January 28, 2011
There’s a topic that’s come up from time to time in my posts. And it’s time once again to bring the topic up. Yes, the one about my relationship with zolpidem tartrate, commonly known as Ambien. I’ve pledged previously to stop taking these little sleepy pills because it’s just not good to take them all the time. Even the Ambien company points out that side effects include next day drowsiness, headaches, sleepiness and dizziness. And when the company itself tells you about those issues, there’s clearly reason to stop. Despite all of these very clear reasons why I need to stop taking them, I have made my way back to the arms of this night-time companion (as pictured above).
I realize that if I’m serious about quitting, I need to devise a plan. And How to Stop Taking Sleeping Pills and Stay Sane pretty much hashed out what I should watch for when choosing to get off sleeping pills.
- Taper off gradually
- Expect that you may have trouble sleeping for about 1 to 3 weeks
- Be patient and know that it is temporary
- Don’t be surprised if you dream more.
- Might experience physical symptoms like anxiety, shaky hands, muscle tension and dizziness
- Keep a sleep diary
There’s also the usual stuff that people should/shouldn’t do anyways if they want to get good sleep .
- No caffeine after lunch
- Wind down gradually before bed
- No TV in the bedroom
- Read in bed if it helps you
- Practice relaxation exercises
Okay. Now that I’ve laid out some guidelines, I should be ready to leave behind this terrible habit, right? They say, old habits die hard. Well, we’ll see just how hard…..
January 28, 2010
Just found a column on Huffington Post about the effect of sleeping pills and how they work.
Here’s the entire article. and below’s a portion of that post:
1) Benzos cut down on your rapid eye movement sleep. That’s when you rehearse your daily activities, like how to tie your shoelaces if you are a toddler, how to drive with a stick shift if you are a teenager, or how to hit the ball out of the park if you are Babe Ruth. Being on benzos means you will most likely strike out.
2) Benzos reduce slow wave sleep which is really deep sleep. Since slow wave sleep is important for the consolidation of facts and events, those of you on benzos are going to be less likely to ace that exam or make the right calls on the trading floor.
3) The good news for drug companies is that the more you use benzos, the more you will use benzos. You will need larger doses of them and more often. You may even get to the point (and many people do) where you cannot sleep without them. Addiction and dependence are good for selling drugs on and off the street.
4) Benzos exacerbate sleep disorders like sleep apnea. Sadly, all the increased snoring will bode poorly for your spouse or partner who may then need to go on benzos themselves.
5) Being on benzos long-term can produce memory loss that mimics dementia. True.
6) Chronic benzo use causes daytime sleepiness, reduced concentration, irritability and anxiety. These symptoms occur regardless of dosage.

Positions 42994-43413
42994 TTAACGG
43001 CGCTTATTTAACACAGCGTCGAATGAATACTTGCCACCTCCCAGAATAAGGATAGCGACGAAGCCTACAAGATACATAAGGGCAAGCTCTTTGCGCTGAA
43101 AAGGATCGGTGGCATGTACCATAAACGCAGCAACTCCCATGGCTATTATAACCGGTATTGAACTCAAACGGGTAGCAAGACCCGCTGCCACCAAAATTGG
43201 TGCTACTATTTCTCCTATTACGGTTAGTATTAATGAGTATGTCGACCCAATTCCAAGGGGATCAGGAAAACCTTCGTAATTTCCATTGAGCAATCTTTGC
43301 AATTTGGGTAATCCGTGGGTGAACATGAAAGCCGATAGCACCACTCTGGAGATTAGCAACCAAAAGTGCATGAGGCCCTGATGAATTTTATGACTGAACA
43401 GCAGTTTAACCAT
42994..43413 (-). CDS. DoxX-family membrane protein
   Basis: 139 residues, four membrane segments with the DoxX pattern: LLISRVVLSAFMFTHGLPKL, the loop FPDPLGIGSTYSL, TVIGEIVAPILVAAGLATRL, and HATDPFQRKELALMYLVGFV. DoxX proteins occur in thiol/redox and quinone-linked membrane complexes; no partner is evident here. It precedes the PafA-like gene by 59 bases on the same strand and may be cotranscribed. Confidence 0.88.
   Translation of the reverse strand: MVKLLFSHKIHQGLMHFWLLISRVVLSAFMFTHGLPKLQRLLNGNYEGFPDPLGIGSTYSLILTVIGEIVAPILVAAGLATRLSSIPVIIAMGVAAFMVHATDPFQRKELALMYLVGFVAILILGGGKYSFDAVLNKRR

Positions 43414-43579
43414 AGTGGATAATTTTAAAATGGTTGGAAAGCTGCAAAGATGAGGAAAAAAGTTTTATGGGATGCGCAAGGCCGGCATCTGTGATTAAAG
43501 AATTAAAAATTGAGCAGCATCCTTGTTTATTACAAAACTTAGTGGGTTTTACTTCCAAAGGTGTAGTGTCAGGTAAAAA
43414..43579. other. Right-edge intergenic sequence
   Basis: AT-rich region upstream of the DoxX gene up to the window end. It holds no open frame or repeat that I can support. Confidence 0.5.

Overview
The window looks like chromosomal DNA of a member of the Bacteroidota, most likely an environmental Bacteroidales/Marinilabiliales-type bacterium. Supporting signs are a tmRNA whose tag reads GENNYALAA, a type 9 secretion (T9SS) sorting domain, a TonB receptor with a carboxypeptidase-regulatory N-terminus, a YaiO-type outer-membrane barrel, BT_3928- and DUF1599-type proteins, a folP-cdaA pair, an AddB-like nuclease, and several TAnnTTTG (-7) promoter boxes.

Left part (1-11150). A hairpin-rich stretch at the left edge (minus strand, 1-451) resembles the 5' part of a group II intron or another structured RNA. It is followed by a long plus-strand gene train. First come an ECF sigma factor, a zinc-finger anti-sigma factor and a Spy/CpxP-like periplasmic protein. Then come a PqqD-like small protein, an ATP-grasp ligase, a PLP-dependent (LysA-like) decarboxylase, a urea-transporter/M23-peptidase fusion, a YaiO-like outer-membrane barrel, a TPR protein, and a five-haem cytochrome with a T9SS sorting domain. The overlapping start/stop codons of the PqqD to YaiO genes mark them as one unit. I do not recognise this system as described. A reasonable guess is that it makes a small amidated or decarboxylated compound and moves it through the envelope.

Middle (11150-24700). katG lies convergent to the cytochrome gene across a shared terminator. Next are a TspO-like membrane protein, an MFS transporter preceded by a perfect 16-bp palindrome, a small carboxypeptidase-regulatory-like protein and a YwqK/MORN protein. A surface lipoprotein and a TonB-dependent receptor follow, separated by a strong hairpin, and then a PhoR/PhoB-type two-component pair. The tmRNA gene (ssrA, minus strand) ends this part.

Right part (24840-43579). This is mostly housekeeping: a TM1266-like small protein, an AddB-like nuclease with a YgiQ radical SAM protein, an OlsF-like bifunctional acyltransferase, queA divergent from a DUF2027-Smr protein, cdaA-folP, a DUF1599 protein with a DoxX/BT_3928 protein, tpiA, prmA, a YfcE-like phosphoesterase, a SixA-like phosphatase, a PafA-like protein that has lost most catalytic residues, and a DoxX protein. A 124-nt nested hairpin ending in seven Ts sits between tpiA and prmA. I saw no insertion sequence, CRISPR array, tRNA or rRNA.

May 19, 2009
One of the most important barometers of mood is your sleep cycle. It’s extremely important that I get at least a certain – and consistent – amount of sleep. A little change here and there isn’t a bad thing, but that meter can’t swing too far to the “too little sleep” or “too much sleep.” It often signals the beginnings of either a deeper depression or a magical mania.
At first, 10mg of zolpidem tartrate did okay. Then, it turned to 15mg, 20mg, then I still couldn’t fall completely asleep. We’ve tried clonazepam this past week. For a day or so a few milligrams seemed to let me fall asleep, but by last night, I finally fell asleep after 6 mg of those cute yellow pills and a vodka/cranberry drink. Despite all the issues with going to bed, I’ve still been waking up around 6:30am in time to watch “Morning Joe” and take a walk. But I recognize this is a problem. I e-mailed my doctor, and she called in a new prescription.
Anywhere between 50-150mg of Trazodone, a type of antidepressant that can also work as a sedative. Oh, I hope this works. With my parents being here, I need as much quality sleep as I can get so that I don’t look so exhausted in front of them.
I’m not quite sure why I’m even writing about this, so sorry for this rather negligible post. But not having enough quality sleep is making me lose any sparks of ideas in my head…
On a related note:
Science Daily: Genetic Link Found Between Sleep Disorders And Depression In Young Children
Counseling Resource: Sleep and the Treatment of Depression
February 17, 2009
The main thing I forget is the Japanese language, in bits and pieces. It’s odd that I really don’t have a problem with English. The hard thing is that when my mother speaks to me, I get stuck wanting to speak just English and cannot get a single sound out of Japanese. I will look at my sister and speak English. How odd is it that the one language I learned first is the first language to go??
Now that I’ve passed the 13th treatment, I’ve begun to wonder if my doctors are getting tired of caring for me for this amount of time. I hope it’s okay with them. I do wonder if my taking sleep aids cause my seizures to shorten. If that’s the case, I really need to stop taking the sleep aids so that I can finish up the seizures. I also need to figure out how many seconds the seizures lasted with the sine-wave machine. Really, I want someone to take some pictures of me having that seizure. Pictures aren’t the most appropriate pics to be getting, but I don’t plan on getting more ECTs after this time. ..
Today, I went to West Elm, the furniture store, to find some furniture pieces. It’s the first time in a long time that I actually got to go to a furniture store with my sister. One thing is a fact: I won’t be able to drive for at least another three weeks……